I imagine a future where math textbooks for high school kids contain word problems such as this.
If a picture is worth one thousand words. Then how many tweets would it take to make one snapchat. Show your work.
This could also double as a basic engineering interview question.
Disclaimer: This post is about smoking. Smoking is bad. When I was 16-17 I was the coolest fucking kid in the world and started to smoke. Now I am 27 and addicted. One day I hope to write a post about that is no longer the case.
Walking between 8th street and 2nd street on any given day in San Francisco, regardless of if I am currently smoking or not I will be asked at least 2-3 times if I have an extra cigarette or if I would be willing to sell one for anywhere from $0.25 to $1.00. If I am actively smoking this goes from 2-3 times to about 5-6 times. So extrapolating those numbers I get asked up to 12 times a day to part ways with my cancer sticks. 20 come in a pack, and a pack is about $7 so if I wanted to subsidize the smoking habits of everyone in this city I would go broke pretty quickly.
I have implemented a quota system where I will give away a cigarette to the first person who asks during the day, and say no to everyone else. Some people get angry when you say no, but trying to explain the quota system to them when they are in the middle of a desperate plea to satisfy their craving does not usually work. Other people just move along without saying anything.
Today, I got the best response ever from a guy who just missed the quota (he was the third person to ask me this morning). When I said, “no sorry”, he said “Oh, alright. Well… don’t get cancer.”
It was so satisfyingly passive aggressive that I had to write it down. Other people would typically just say “well, fuck you then.” This guy took it to the next level. Thank you stranger, and I hope that you can catch me first thing in the morning next time.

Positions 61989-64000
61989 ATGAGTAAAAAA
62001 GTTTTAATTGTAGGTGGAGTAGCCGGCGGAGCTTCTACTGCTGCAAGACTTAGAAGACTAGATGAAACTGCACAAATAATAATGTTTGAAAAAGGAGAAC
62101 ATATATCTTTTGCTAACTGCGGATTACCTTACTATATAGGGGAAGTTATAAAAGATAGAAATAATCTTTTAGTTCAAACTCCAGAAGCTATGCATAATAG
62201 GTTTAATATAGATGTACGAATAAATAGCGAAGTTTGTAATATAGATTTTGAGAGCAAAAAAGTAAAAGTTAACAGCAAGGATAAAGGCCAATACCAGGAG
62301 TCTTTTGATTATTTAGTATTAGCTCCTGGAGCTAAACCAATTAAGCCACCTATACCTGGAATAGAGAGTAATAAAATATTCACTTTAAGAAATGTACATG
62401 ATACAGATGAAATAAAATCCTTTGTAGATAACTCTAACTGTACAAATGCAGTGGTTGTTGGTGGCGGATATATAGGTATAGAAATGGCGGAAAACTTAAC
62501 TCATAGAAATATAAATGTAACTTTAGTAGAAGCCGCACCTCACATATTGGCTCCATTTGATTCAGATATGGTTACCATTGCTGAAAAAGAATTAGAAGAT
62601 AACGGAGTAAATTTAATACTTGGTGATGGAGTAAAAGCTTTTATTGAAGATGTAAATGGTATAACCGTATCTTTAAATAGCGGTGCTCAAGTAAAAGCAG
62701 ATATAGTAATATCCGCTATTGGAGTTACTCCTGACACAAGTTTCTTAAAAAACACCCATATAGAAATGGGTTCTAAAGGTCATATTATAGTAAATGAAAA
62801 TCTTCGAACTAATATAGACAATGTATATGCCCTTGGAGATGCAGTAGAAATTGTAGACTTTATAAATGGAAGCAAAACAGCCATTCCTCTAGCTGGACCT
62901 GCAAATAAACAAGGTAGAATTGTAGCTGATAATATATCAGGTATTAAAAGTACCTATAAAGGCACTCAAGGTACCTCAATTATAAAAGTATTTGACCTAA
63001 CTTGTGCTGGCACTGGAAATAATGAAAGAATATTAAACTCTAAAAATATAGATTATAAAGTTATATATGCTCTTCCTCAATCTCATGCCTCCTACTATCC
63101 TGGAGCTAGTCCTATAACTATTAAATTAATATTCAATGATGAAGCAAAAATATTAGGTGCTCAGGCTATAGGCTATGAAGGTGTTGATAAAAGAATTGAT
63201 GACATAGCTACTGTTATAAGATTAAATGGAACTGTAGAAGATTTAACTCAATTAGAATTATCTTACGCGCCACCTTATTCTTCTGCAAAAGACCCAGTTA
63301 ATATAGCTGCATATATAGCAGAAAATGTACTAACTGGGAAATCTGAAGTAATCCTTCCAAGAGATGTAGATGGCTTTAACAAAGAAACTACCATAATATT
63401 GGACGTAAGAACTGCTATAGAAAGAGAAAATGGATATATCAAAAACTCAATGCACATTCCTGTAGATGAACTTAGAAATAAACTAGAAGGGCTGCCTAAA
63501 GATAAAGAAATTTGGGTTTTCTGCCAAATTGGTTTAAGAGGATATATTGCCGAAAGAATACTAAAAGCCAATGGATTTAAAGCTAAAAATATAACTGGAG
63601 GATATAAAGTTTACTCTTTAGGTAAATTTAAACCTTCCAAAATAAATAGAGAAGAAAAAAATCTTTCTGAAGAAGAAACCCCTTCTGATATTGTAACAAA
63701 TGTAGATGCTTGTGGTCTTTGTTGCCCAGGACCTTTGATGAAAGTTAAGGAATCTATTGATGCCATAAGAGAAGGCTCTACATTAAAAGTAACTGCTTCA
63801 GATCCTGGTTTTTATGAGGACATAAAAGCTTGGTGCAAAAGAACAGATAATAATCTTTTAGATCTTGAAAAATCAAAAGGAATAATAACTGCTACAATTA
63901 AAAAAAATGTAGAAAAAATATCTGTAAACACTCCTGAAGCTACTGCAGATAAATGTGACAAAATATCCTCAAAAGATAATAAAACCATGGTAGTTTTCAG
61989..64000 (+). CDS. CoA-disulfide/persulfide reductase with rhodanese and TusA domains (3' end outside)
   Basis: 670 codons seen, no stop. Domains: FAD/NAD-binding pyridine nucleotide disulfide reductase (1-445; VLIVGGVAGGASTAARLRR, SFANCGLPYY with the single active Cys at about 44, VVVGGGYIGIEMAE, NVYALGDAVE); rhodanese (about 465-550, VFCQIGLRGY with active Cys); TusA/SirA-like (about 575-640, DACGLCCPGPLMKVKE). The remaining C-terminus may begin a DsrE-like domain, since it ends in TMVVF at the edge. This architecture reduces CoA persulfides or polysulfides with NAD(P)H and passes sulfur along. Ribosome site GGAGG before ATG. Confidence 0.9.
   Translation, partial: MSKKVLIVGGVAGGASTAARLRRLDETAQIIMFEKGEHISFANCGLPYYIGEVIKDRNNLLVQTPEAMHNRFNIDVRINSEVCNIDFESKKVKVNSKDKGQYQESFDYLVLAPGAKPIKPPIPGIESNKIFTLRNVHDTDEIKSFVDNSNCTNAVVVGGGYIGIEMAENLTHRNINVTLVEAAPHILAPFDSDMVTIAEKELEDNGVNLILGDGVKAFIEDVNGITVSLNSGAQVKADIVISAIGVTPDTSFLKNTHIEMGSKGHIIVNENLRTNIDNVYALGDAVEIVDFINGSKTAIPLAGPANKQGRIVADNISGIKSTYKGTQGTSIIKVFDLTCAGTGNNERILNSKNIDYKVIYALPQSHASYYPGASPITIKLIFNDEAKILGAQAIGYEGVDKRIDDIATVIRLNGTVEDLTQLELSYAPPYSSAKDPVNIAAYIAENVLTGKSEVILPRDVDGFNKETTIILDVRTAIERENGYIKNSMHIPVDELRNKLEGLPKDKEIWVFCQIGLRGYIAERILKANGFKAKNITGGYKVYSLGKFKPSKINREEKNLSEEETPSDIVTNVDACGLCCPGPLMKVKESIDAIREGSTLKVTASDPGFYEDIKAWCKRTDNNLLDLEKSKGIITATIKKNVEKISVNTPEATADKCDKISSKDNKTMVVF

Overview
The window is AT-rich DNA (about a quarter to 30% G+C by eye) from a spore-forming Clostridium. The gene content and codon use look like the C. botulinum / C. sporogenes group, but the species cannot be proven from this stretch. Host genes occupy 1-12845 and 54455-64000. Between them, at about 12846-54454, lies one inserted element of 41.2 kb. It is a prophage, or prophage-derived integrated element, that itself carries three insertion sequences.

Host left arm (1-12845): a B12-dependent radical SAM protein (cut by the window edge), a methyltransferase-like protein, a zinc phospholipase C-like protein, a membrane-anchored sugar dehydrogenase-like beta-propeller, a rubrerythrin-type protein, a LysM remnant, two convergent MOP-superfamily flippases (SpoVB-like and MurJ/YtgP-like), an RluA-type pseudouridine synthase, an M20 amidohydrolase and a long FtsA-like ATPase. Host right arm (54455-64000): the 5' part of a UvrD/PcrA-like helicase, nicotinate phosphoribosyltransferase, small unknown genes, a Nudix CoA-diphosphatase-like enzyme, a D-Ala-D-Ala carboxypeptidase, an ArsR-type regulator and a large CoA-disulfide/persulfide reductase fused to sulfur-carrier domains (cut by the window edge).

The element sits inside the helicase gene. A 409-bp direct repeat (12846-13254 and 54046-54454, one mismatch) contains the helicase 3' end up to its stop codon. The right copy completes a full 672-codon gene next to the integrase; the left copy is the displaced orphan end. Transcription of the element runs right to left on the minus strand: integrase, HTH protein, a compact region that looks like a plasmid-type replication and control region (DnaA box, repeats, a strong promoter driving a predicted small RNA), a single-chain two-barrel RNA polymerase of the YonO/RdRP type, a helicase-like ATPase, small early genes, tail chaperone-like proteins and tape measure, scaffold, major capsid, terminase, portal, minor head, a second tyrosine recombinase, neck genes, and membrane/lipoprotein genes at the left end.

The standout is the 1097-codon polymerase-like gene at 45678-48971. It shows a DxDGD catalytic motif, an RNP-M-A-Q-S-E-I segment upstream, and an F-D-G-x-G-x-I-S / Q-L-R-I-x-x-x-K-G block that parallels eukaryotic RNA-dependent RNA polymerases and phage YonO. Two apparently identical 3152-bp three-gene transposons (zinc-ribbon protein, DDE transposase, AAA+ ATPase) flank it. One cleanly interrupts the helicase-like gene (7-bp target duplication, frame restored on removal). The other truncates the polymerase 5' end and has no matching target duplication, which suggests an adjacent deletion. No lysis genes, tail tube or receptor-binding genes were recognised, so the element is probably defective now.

Ubuntu 16.04 LTS was released today and as usual I ran off to install it on a VM to see what all of the fuss was about. Under the hood everything is perfect. A modern stable kernel, up to date packages (including most importantly the latest version of PostgreSQL), and of course the feeling of satisfaction in knowing that when I install this on a server I won’t have to worry about upgrading for five more years.
However on the frontend side, it was a whole different story. It seems like with each new release Unity gets slower and slower. To be fair, I installed this on a 1 Core VM with 2 GB of RAM and no video memory. Even after disabeling as many effects as I could the desktop still felt clunky and unresponsive.
I remember installing Ubuntu 10.04 LTS for the first time. Back then it ran GNOME2, it started up in seconds even on modest hardware. I miss those days. In any case, I look forward to years of great performance on the server side. Kudos to the Ubuntu team for another rock solid LTS release.